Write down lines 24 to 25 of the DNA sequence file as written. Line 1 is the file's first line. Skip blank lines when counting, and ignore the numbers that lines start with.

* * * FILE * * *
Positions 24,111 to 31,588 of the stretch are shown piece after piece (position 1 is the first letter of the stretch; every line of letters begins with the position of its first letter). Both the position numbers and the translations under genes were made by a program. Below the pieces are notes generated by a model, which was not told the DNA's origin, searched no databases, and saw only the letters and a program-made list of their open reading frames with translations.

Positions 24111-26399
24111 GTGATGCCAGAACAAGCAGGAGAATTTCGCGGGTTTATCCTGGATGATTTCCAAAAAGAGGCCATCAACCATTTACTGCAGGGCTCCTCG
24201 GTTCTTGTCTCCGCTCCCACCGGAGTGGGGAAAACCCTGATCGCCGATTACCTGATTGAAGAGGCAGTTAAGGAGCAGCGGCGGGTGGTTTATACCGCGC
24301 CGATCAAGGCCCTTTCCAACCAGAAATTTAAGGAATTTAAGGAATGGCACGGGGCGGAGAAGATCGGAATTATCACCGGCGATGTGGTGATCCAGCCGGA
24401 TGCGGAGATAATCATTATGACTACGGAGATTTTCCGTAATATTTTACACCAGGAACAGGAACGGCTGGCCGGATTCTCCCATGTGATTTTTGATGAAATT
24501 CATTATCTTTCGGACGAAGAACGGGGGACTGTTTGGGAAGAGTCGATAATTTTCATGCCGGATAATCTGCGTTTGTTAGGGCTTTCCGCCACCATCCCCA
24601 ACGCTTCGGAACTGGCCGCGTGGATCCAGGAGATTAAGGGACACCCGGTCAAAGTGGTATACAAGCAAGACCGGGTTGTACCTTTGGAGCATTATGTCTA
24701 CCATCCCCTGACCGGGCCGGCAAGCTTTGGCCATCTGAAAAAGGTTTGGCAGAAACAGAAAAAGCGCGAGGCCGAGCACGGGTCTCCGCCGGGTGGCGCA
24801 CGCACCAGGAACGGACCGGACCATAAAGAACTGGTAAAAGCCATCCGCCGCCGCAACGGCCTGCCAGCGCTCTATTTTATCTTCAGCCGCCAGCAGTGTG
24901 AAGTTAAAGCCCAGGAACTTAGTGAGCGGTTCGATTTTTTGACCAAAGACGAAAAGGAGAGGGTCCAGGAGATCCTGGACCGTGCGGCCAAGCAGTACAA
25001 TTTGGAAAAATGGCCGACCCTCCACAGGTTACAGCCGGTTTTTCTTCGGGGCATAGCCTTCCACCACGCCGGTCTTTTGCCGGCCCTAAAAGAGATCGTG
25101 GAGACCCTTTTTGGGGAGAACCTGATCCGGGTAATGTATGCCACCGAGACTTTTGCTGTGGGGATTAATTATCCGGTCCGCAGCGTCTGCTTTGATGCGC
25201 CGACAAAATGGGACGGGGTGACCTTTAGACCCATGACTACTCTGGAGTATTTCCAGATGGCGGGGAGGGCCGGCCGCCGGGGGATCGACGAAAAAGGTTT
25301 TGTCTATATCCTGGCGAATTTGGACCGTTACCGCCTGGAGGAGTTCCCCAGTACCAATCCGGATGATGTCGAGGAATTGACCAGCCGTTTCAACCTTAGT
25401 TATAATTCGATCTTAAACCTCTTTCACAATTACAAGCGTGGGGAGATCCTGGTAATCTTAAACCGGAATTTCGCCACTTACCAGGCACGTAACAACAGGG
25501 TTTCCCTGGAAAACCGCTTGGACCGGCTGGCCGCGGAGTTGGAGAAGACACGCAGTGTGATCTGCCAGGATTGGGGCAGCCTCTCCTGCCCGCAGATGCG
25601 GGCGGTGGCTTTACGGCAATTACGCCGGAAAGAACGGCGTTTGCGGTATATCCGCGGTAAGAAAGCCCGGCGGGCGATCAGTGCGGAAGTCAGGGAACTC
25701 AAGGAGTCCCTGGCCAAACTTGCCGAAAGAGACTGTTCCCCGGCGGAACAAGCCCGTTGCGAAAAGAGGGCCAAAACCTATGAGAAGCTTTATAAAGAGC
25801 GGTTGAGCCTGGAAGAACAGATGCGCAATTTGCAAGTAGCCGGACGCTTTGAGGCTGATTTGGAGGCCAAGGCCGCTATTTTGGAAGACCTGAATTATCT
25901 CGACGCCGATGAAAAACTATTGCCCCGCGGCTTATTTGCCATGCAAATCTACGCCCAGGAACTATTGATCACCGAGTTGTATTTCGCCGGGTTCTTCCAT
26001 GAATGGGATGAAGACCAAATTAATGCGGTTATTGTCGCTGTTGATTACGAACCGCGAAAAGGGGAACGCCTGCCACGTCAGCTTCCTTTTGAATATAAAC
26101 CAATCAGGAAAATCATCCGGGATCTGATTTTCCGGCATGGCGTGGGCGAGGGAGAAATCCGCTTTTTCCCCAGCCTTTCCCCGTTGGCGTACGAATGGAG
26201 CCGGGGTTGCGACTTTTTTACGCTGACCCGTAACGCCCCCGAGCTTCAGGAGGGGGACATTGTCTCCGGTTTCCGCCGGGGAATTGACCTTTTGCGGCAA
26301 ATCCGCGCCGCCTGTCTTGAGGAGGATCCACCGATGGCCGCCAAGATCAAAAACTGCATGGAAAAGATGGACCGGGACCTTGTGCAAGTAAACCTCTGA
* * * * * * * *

26201 CCGGGGTTGCGACTTTTTTACGCTGACCCGTAACGCCCCCGAGCTTCAGGAGGGGGACATTGTCTCCGGTTTCCGCCGGGGAATTGACCTTTTGCGGCAA
26301 ATCCGCGCCGCCTGTCTTGAGGAGGATCCACCGATGGCCGCCAAGATCAAAAACTGCATGGAAAAGATGGACCGGGACCTTGTGCAAGTAAACCTCTGA